Engaging Mystery

What made the experience of listening to Blood Defense the most enjoyable?

I like the unwavering determination of Sam Brinkman (heroine). I honestly didn't expect much from Marcia Clark as a writer but was surprised at how well she can tell a story. I enjoy being in the mind of this whip-smart female lawyer who goes the extra mile for her clients, in fact, I feel like she is more a private investigator than a lawyer. I am hooked on the enjoyment of being in Sam Brinkman's mind and listening to her think no her feet for many a tricky situation. Her occasional snarky humor gives relief to the more intense aspects of the story. I don't even mind that she is willing to bend a few rules here and there to get to the truth. Sam is truly a complex character.

Its true that this is one daytime soap opera of a legal/mystery with rather fantastic twists and turns - they actually are intriguing ones and not too bad because Ms. Clark presents her story-line at a fast pace.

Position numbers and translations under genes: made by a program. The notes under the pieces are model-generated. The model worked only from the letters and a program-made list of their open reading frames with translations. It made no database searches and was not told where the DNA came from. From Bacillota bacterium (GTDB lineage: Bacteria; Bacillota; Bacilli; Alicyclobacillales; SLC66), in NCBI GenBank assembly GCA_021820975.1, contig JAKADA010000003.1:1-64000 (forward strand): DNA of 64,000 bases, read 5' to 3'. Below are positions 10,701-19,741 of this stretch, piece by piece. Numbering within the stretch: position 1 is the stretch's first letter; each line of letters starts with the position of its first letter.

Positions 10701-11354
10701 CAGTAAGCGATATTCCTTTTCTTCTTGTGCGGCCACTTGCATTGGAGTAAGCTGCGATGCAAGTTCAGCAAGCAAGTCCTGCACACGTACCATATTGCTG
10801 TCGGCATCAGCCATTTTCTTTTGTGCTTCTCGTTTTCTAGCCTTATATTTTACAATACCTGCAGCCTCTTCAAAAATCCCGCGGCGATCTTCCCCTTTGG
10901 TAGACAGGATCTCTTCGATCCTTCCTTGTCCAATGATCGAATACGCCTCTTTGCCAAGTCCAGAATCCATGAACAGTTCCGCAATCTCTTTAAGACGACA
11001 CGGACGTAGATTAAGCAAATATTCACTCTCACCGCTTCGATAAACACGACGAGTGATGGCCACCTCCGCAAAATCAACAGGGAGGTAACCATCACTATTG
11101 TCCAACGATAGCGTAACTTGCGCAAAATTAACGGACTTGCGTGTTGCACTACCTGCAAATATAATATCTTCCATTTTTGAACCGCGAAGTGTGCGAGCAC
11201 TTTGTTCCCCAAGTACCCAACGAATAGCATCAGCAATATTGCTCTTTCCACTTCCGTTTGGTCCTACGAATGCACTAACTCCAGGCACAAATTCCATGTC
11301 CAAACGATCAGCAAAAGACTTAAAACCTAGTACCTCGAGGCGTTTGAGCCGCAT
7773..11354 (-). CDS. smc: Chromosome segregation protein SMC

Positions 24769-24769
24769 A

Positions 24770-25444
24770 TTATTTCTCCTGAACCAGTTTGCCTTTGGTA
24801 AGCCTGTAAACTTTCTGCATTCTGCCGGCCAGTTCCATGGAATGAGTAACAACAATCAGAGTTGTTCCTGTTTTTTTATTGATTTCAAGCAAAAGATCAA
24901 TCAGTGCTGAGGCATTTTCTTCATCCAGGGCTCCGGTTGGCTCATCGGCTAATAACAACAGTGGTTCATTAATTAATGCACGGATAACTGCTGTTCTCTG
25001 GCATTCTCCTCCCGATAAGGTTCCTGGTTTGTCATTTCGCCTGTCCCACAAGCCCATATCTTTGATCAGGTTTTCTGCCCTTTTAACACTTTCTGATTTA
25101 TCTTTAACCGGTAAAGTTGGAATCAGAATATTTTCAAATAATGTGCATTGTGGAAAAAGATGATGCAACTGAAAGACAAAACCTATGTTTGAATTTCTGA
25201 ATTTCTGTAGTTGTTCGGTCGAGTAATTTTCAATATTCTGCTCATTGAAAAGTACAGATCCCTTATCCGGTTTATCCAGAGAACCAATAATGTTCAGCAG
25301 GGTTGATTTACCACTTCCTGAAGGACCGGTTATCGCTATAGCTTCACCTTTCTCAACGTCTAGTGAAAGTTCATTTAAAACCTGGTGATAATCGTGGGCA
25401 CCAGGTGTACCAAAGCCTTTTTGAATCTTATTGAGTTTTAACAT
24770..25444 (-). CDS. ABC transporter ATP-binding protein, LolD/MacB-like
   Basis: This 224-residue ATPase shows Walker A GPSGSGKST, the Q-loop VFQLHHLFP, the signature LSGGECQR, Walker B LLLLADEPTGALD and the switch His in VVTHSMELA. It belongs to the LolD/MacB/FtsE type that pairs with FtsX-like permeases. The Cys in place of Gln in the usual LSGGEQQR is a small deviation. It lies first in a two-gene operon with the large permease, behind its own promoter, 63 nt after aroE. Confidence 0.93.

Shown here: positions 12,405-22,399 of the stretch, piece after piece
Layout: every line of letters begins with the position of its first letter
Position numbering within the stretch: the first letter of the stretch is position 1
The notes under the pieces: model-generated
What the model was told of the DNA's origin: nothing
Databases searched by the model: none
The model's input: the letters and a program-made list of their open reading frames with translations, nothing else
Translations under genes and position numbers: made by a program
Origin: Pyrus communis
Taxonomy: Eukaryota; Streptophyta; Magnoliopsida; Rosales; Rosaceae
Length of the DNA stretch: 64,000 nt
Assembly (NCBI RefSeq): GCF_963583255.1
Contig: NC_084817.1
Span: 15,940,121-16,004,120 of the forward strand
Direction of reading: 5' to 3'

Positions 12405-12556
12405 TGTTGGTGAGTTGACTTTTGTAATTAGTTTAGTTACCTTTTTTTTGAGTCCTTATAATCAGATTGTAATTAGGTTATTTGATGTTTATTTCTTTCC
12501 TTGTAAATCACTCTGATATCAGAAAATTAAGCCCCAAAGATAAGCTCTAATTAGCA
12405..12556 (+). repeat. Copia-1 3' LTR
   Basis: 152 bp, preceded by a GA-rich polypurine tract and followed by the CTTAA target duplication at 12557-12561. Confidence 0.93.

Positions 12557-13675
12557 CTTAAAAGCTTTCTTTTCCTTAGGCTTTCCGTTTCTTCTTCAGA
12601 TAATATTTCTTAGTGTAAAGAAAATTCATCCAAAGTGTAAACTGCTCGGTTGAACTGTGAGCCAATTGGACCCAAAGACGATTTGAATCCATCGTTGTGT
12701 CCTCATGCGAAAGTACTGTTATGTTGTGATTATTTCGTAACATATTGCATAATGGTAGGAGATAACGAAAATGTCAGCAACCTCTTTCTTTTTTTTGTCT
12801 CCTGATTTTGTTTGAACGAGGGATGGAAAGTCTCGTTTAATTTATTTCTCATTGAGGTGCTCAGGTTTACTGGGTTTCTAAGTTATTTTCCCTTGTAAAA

What does Tavia Gilbert bring to the story that you wouldn’t experience if you just read the book?

If you are curious about the reviews that are not satisfied with the narrator's narration, I just wanted to point out that Ms. Gilbert, executes a tone that, to me, is what I expect a brassy female defense attorney sounds like. Sam's character is a dynamic, brash and sassy and I think Tavia Gilbert put just the right spice on it.

Tip: I listen to all my books at 1.25 or higher speed on the Audible app and find that it helps for narrators I have a hard time with.

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5 out of 5 stars

Reviewed: 08-22-17

Intriguing supernatural selection.

Leonie is smart and compassionate heroine with a supernatural (?), metaphysical(?) ability to find missing children. According to this story's lore, the special gift is passed genetically within a small, mysterious community in Louisiana.

The author skillfully blends mystery, lore, and a bit of romance in an imaginative and digestible storyline. The heroine's tale unfolds as she risks her life and familial bonds to attempt rescue of abducted children.

I like this book because the supernatural/metaphysical element is interesting and because it blends well with the mystery and challenge facing the heroine and her compatriots.